Don't Miss a Great Mid-Fall Presention: Glide Baits
The Midpoint of Fall seems to be one of the most frustrating times in Musky Fishing. Holding onto the last of the warmth in the shallows, muskies can sometimes get persnickety about what they want to hit. Even though we know muskies are hiding in the same places, and they’ve not migrated out to deeper edges, they seem to turn up their noses at our favorite zipping bucktails and ripping topwater lures.
At this midpoint in Late September or Early October, the muskies are getting ready to move, but they aren’t ready to leave the last of the warm water. Think of it like soaking in a nice hot bubble bath before you have to shovel snow; these muskies know what’s coming. So, in order to entice them, it’s always a good bet to slow your pace and meet them in the middle.
If you’ve gone back and forth on what to lures to pack for a day out during the midpoint of fall, don’t leave behind your gliders. Getting muskies to move on your lure is going to take an easy target in the right zone. This is the perfect time of year to finesse your glide game. Choose your lures based on their underwater performance and think about the underwater terrain you’ll be fishing: don’t cast a 5’ lure in 3’ of water.
Start by working your structure, while parking a little further out than normal. These fall muskies are in no mood for boat traffic: give them their space. With a nice heavy glider on, you shouldn’t have any trouble hucking your bait to the shallow edge. Work your bait slowly back to the boat keeping it moving in the line of site of any awaiting musky. Throw in a pause or extra tap for added realistic baitfish movement and you’re there.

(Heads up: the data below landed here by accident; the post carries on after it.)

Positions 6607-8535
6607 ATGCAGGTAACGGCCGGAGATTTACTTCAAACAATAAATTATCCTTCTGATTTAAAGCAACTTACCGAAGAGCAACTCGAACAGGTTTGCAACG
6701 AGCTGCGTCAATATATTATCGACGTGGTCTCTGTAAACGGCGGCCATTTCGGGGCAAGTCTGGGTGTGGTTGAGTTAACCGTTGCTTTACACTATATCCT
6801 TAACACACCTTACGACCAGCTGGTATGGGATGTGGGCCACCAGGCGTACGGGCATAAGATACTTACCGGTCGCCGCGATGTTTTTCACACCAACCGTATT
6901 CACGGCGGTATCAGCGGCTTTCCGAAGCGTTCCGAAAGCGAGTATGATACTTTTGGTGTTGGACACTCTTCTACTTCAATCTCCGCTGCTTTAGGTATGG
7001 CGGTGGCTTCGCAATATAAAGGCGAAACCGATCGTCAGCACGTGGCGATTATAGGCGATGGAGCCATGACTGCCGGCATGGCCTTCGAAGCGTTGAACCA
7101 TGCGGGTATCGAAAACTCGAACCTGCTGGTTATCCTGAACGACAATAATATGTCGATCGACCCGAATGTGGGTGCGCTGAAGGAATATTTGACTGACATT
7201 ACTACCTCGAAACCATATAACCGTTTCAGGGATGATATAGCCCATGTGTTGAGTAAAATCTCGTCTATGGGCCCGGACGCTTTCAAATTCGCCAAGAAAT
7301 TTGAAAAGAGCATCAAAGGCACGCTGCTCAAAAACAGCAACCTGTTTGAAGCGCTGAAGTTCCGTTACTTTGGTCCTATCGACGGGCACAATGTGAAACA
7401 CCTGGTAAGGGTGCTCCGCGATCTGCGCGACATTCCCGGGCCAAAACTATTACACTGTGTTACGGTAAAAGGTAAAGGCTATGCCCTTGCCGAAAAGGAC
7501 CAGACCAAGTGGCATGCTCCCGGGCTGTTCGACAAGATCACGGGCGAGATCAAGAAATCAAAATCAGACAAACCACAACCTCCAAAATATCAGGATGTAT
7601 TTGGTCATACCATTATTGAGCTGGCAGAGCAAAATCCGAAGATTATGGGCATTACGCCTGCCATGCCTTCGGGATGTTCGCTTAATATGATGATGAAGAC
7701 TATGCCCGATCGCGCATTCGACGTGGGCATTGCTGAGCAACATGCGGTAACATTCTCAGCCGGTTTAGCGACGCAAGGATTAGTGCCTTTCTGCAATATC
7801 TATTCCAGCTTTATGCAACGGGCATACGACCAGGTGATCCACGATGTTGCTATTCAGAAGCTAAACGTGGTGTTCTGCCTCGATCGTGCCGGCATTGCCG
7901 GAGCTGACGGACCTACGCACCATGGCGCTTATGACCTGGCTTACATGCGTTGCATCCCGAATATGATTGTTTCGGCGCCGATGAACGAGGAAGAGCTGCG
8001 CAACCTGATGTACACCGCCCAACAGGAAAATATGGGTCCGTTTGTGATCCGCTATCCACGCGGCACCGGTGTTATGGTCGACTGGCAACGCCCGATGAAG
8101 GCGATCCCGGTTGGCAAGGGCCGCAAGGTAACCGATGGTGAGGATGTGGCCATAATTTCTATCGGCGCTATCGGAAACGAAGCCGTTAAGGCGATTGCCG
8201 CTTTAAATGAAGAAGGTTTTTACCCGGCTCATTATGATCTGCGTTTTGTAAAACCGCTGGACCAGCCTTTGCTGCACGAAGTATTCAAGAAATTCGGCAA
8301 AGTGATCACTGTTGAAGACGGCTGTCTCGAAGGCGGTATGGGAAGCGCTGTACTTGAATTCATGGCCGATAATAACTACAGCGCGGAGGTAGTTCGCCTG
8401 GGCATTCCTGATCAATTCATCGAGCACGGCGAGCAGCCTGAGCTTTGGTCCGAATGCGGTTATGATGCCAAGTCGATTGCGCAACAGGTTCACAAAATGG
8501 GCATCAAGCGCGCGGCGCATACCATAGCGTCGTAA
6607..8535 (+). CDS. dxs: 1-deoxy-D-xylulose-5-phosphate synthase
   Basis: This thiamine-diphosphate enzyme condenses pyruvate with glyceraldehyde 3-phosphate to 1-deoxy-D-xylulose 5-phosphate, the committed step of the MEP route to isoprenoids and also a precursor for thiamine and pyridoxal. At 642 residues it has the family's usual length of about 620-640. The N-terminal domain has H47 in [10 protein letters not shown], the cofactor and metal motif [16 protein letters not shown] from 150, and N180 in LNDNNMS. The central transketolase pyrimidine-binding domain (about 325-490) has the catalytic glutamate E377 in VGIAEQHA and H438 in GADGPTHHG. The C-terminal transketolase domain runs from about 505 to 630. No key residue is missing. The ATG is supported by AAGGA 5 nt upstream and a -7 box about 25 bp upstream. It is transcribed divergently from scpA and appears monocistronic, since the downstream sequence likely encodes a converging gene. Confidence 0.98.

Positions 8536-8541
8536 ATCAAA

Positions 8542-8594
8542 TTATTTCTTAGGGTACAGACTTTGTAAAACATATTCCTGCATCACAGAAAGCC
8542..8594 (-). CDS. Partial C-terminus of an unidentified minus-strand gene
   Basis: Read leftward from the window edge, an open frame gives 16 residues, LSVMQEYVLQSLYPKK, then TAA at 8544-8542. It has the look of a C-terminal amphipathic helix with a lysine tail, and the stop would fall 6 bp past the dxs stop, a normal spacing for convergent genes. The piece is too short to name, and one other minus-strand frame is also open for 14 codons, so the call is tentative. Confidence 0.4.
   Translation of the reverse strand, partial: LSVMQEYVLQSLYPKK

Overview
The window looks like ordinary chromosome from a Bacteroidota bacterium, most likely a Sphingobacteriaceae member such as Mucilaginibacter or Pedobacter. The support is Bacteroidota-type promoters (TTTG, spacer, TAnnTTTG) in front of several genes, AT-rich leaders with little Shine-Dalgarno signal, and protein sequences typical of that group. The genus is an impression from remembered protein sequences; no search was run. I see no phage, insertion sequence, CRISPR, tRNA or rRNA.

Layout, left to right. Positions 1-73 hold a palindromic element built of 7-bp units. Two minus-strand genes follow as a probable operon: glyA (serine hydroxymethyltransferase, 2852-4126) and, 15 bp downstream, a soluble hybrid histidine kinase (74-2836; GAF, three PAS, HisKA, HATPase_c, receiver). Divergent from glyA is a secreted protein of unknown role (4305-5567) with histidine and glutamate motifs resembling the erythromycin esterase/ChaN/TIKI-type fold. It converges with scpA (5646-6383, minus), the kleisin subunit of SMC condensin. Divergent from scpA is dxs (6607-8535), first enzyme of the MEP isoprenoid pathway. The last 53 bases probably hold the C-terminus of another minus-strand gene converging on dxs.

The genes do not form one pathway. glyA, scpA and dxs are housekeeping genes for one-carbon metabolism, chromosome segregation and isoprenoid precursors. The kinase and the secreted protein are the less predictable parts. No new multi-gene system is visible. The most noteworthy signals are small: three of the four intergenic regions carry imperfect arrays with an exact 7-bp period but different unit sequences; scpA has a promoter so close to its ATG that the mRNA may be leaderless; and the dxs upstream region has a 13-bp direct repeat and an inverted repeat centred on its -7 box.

There are plenty of gliders for any depth of water and any color you might need. Drifter Hellhound’s are considered one of the most user-friendly glide baits for any level of angler. When worked at a steady pace, they stay in the 3’-4’ zone, perfect for most shallow bays. Hot Tail Gliders are another fantastic option for a more unique movement. Hot tails can run a little shallower for lakes that still have some remaining vegetation in the 2-3’ zone. Also, you can give Bitten Tackle Warlocks a try. Warlocks work best for more finesse anglers. They have a metal, tunable, tail to help you reach the desired depth, which for some can be difficult, but if you have a knack for tail tuning, it’s the perfect choice. They can help you get to desired depths without changing lures.
Once you’ve chosen your lure, there are two very important pieces of advice for using glide baits that might help you this mid-fall season. One, use a shorter rod for better control. No, don’t pull out a 6’6” rod from 1981, but do put away your 10-footer. A 7’6” or 8’6” rod will be better when trying to get your bait underwater walking. Two, remember to set the hook with a bit more gusto and keep up with slack line. Fishing on glide baits is a different animal because your hooks aren’t dragging behind the bait, they’re swinging freely underneath, and the fish will many times hit from the side, so the hook set is crucial. 99% of lost fish being cursed while a fisherman shakes his fist at the sky, are due to glide baits, so don’t let this happen to you. Remember, sharp hooks and hard sets.